Stroke the third largest cause of death and is a leading cause of serious, long-term disability in the United States and worldwide. Of the 700,000 Americans who will survive a stroke this year, 70% receive some form of motor rehabilitation. However, the efficacy of current motor rehabilitation interventions is highly variable and reflects our lack of understanding of the neural and behavioral signals driving functional recovery. Motor recovery is supported by functional compensation within residual motor areas including primary motor cortex. The neural mechanisms underlying functional reorganization within motor cortex involve synaptic plasticity within cortical circuitry that is driven by specific neural signaling pathways. We hypothesize that some of the variability in the efficacy of motor rehabilitation interventions is due to inherent differences in the capacity for experience-dependent plasticity. Specifically, polymorphisms within genes that govern the activity of neural signaling pathways mediating synaptic plasticity can influence the rate and level of motor recovery after stroke. The goals of the proposed set of experiments are to characterize the relationship between genotype, cortical plasticity and motor performance. The studies will use blood genotyping, transcranial magnetic stimulation and extensive motor training/testing to examine determine how naturally occurring polymorphisms in the Brain Derived Neurotrophic Factor (BDNF) gene, known to be involved in mediating cortical plasticity, influence the capacity for cortical plasticity, age related decrements in motor performance and capacity for motor recovery after stroke. The experiments will be conducted in both young and old subjects with or without the polymorphism. We hypothesize that age related decrements in motor status and motor impairments after stroke will be exacerbated in polymorphic individuals and that this represents a compromised capacity for compensation that occurs in response to age and stroke related declines in neural function. This process is particularly important for stroke victims receiving rehabilitation to improve motor function. The short term goal of these experiments is to establish the baseline role of these different genotypes in experience-dependent plasticity in the intact brain. The long term goal of this research program is to determine how genotype may influence the capacity for motor recovery after stroke Using transcranial magnetic stimulation we will examine changes in corticospinal output in response to motor training in young, middle aged and old subjects with three variants of the BDNF genotype. We will further examine the relationship between experience- dependent cortical plasticity, motor function and age. Finally we will examine how the capacity for rehabilitation-dependent motor recovery in stroke patients varies as a function of BDNF genotype.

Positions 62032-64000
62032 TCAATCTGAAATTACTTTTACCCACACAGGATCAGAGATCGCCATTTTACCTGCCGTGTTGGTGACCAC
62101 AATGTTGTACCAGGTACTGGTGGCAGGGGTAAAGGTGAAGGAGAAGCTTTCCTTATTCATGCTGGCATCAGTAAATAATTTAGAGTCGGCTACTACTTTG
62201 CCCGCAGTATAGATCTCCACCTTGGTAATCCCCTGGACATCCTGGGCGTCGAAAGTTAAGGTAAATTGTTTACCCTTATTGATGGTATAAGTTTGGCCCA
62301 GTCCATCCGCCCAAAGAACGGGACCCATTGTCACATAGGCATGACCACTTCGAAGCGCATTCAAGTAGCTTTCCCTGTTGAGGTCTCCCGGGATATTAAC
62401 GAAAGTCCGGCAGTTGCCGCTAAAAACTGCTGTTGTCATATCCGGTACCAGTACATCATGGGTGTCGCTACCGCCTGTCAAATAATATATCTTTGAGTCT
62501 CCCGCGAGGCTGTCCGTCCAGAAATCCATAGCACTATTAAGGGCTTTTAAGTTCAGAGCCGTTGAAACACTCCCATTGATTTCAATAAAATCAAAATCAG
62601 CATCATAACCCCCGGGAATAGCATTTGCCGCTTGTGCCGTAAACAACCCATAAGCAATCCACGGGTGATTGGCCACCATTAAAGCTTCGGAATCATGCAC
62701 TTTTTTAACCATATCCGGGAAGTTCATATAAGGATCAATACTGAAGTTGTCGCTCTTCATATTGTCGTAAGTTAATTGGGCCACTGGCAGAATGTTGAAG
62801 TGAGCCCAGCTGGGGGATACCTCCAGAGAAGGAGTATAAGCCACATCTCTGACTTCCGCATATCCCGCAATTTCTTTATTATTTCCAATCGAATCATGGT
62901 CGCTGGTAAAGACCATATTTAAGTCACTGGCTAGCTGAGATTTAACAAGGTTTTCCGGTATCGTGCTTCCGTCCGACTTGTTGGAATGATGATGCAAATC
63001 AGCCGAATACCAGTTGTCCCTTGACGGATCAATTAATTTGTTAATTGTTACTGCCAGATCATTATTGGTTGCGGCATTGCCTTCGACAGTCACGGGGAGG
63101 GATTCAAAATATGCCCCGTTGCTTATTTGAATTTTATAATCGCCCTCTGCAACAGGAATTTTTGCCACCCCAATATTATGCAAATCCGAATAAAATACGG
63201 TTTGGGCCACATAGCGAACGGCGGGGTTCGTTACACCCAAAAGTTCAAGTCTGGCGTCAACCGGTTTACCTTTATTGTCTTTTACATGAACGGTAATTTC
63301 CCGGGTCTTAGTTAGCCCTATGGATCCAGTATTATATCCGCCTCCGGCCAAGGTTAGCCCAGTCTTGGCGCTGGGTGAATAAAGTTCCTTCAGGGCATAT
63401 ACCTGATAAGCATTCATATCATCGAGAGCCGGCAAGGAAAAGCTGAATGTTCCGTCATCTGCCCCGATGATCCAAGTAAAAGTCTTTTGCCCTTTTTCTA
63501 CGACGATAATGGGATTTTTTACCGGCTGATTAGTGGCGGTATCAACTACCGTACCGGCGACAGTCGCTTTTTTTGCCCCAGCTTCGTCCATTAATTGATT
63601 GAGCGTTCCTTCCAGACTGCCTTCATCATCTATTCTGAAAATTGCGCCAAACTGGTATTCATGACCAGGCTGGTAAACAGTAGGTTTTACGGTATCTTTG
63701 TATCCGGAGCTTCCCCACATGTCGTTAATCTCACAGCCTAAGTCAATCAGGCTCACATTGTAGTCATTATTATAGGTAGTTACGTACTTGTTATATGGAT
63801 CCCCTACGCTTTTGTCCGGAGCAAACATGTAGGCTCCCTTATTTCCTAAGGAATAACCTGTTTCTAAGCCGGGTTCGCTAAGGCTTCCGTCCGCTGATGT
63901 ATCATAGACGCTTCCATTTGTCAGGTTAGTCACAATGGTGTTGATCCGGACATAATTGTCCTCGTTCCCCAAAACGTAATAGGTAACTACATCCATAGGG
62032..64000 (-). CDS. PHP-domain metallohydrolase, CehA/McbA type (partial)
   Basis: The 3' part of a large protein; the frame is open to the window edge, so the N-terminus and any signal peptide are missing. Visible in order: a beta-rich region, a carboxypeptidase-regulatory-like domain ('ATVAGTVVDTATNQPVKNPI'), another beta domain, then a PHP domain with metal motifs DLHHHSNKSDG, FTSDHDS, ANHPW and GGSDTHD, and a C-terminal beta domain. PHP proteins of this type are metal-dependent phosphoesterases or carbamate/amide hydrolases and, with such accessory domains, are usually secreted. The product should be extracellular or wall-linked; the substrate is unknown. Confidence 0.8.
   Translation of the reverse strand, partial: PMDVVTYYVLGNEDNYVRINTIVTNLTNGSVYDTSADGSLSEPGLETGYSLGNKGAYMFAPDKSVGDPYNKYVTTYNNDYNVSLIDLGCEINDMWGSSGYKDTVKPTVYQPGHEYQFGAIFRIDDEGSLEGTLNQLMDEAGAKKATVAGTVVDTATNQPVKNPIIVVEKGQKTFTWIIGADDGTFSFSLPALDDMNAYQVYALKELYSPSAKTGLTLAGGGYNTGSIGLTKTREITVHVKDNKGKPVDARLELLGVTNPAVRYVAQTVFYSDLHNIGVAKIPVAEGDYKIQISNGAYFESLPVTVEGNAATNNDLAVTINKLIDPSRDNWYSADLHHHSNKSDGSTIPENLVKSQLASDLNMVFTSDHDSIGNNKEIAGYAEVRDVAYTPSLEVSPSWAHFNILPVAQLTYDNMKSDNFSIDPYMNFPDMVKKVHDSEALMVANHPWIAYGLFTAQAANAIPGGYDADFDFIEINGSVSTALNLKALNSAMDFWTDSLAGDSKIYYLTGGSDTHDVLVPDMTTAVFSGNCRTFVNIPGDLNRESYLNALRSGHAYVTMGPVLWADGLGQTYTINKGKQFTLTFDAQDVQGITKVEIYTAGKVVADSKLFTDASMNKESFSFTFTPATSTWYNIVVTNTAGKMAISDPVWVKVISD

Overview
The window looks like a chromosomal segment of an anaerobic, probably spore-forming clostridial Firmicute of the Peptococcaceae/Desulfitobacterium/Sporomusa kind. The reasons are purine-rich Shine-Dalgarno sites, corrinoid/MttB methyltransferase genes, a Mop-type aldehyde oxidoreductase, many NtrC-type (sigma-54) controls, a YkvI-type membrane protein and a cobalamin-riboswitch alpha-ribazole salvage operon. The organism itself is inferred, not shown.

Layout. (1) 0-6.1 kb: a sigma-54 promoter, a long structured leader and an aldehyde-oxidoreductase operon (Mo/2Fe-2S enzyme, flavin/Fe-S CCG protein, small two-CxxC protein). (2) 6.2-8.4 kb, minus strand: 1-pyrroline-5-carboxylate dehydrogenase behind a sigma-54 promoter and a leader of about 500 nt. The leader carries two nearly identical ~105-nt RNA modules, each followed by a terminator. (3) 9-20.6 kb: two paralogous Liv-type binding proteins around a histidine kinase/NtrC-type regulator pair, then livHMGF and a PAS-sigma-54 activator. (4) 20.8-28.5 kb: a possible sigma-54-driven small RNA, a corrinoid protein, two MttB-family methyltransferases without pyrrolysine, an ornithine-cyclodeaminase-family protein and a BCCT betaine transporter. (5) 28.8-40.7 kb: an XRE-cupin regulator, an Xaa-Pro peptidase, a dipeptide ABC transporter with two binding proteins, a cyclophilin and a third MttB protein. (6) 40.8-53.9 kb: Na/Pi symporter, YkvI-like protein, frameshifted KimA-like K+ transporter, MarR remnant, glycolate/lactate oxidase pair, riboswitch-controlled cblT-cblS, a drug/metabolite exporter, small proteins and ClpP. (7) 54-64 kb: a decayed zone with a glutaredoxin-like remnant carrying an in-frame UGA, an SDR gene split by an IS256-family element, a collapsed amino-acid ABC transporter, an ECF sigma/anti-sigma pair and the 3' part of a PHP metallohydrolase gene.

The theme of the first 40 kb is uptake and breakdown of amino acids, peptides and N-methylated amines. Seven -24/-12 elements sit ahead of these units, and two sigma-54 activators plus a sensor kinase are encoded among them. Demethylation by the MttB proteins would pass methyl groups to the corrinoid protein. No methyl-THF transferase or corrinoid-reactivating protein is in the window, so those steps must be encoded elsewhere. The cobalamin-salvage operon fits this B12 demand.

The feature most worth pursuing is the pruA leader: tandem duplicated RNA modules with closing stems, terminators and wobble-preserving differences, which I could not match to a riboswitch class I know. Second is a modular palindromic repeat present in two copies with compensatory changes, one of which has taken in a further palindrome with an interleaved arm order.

National Institute of Health (NIH)
National Institute of Neurological Disorders and Stroke (NINDS)
Research Project (R01)
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Special Emphasis Panel (ZRG1-BDCN-N (02))
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Chen, Daofen
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University of Florida
Schools of Medicine
United States
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Winstein, Carolee J; Wolf, Steven L; Dromerick, Alexander W et al. (2016) Effect of a Task-Oriented Rehabilitation Program on Upper Extremity Recovery Following Motor Stroke: The ICARE Randomized Clinical Trial. JAMA 315:571-81
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